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Is eye surgery right for me?

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We won’t know for sure until we are able to give you a personalized, free consultation, however, most of our patients are candidates for LASIK or PRK and see life-changing results.

When can I drive after my treatment?

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That will depend on the type and nature of your eye care treatment. Procedures like LASIK allow our patients to heal quickly and be back to normal after a couple of days, while PRK can take longer to heal. Don’t worry! Our team will let you know exactly what to expect before and after your treatment.

Where are you located in San Antonio?

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We are conveniently located in Northern San Antonio and easily accessible via the 1604 highway. If you need directions, please view our interactive map or you can reach out to our team for more information.

What is LASIK?

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Laser-Assisted In Situ Keratomileusis, known as LASIK, is the most commonly performed laser vision correction procedure that is used to correct myopia, hyperopia, and/or astigmatism. Millions of people, world-wide have had LASIK.  LASIK is one of many vision correction surgeries that work by reshaping the cornea, the clear front of the eye, so that light entering the eye can be properly focused on the retina to provide clearer vision. LASIK is a quick procedure that is virtually pain-free and allows for almost immediate results.
Dr. Iskander, medical director and lead refractive surgeon, of San Antonio Eye Specialists in San Antonio, Texas has been performing LASIK for over 20 years and is one of the few LASIK surgeons in the San Antonio area to have completed fellowship training in refractive surgery.  He is highly regarded in his field and sought out by colleagues and associates as an expert in complex cases.  Dr. Iskander has also coauthored a book on LASIK.  In his private practice, there is in excess of 200 years of combined eye care experience among Dr. Iskander, his associates and extensive professional eye care team. Dr. Iskander continually keeps up with new technology, researching and implementing proven technologies and surgical techniques for his patients in order to achieve the highest visual results attainable.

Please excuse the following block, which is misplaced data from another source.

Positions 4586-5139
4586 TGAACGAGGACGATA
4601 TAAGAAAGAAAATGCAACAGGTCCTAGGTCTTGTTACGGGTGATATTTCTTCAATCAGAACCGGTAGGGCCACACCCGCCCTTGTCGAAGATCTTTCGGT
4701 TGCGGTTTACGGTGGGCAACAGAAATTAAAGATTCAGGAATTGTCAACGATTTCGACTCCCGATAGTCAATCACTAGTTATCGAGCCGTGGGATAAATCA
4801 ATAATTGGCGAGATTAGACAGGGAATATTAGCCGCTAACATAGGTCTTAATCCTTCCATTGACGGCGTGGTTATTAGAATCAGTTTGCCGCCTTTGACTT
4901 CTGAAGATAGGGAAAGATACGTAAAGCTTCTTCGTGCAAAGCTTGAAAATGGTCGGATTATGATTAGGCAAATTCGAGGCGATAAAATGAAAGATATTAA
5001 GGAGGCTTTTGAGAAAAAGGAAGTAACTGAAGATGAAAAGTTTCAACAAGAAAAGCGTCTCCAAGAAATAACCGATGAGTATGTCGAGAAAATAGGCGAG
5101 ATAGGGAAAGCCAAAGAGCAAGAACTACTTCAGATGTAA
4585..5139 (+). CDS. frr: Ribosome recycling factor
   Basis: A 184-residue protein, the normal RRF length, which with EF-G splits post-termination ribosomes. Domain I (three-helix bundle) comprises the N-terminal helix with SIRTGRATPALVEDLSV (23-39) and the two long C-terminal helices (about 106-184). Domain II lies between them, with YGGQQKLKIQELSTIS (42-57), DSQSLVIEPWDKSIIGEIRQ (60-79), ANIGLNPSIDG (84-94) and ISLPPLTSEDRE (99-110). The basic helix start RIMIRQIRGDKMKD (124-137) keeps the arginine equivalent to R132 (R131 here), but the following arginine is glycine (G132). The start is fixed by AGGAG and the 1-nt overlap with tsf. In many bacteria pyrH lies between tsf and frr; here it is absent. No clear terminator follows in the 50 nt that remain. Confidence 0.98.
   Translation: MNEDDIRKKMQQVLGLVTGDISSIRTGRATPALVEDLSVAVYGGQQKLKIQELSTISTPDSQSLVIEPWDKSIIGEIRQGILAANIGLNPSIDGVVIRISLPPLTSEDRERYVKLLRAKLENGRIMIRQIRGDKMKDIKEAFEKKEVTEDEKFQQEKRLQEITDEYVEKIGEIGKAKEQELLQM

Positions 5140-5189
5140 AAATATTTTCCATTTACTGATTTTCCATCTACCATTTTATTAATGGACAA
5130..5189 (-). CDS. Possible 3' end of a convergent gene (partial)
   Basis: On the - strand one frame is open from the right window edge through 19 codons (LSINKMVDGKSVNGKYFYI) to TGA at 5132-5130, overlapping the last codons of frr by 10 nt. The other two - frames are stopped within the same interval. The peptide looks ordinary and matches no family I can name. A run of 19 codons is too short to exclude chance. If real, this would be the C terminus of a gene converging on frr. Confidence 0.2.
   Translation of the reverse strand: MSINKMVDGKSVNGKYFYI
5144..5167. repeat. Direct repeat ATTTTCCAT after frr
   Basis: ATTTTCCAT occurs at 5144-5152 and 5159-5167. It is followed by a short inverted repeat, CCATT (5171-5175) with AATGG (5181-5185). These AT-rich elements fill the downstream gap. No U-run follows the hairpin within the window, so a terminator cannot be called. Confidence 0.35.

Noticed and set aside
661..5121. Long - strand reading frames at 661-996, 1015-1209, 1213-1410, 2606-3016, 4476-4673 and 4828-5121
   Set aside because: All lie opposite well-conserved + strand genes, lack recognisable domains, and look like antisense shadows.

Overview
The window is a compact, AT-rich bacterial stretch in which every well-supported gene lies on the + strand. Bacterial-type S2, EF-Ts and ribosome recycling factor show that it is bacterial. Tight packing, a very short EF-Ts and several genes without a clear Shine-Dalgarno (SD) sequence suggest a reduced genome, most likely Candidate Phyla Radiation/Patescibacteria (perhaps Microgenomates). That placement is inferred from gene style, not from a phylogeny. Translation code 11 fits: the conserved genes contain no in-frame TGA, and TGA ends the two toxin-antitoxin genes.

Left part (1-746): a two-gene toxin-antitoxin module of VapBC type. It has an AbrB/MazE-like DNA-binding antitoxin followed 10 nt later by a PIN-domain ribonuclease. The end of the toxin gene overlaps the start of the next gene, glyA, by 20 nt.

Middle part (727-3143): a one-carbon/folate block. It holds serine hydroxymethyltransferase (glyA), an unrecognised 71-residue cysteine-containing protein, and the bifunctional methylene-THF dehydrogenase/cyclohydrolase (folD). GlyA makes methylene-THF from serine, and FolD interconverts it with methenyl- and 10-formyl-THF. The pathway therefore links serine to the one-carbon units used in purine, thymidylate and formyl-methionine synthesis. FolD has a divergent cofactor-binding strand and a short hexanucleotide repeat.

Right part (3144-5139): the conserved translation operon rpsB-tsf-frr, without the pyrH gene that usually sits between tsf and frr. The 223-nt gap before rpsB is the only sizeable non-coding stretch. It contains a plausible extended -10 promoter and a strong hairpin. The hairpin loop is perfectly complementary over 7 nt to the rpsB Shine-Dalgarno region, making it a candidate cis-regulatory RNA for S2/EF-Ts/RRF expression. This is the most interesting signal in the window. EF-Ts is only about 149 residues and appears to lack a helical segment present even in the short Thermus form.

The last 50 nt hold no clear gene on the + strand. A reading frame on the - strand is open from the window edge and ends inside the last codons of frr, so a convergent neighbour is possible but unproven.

Who Is a LASIK Candidate?

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LASIK is the most commonly performed refractive surgery and for good reason. It provides outstanding results, is virtually painless and offers fast results. So, it’s no surprise that it is such a sought after procedure.   However, not everyone is a good candidate for LASIK.
There are many factors that go into determining if a patient is a good LASIK candidate. Generally speaking, patients considering LASIK should be at least 18 years old and have a steady prescription with good general and ocular health. Pregnant women and nursing mothers should not have LASIK due to a fluctuation in hormones and changes in refractive prescription. Certain health conditions such as uncontrolled diabetes, autoimmune disorders or certain eye diseases can interfere with a patient’s eligibility. Dr. Iskander and his skilled team at San Antonio Eye Specialists conduct a thorough screening on all patients considering LASIK. Age, general and ocular health, lens prescription, even lifestyle and occupation are important considerations when determining eligibility.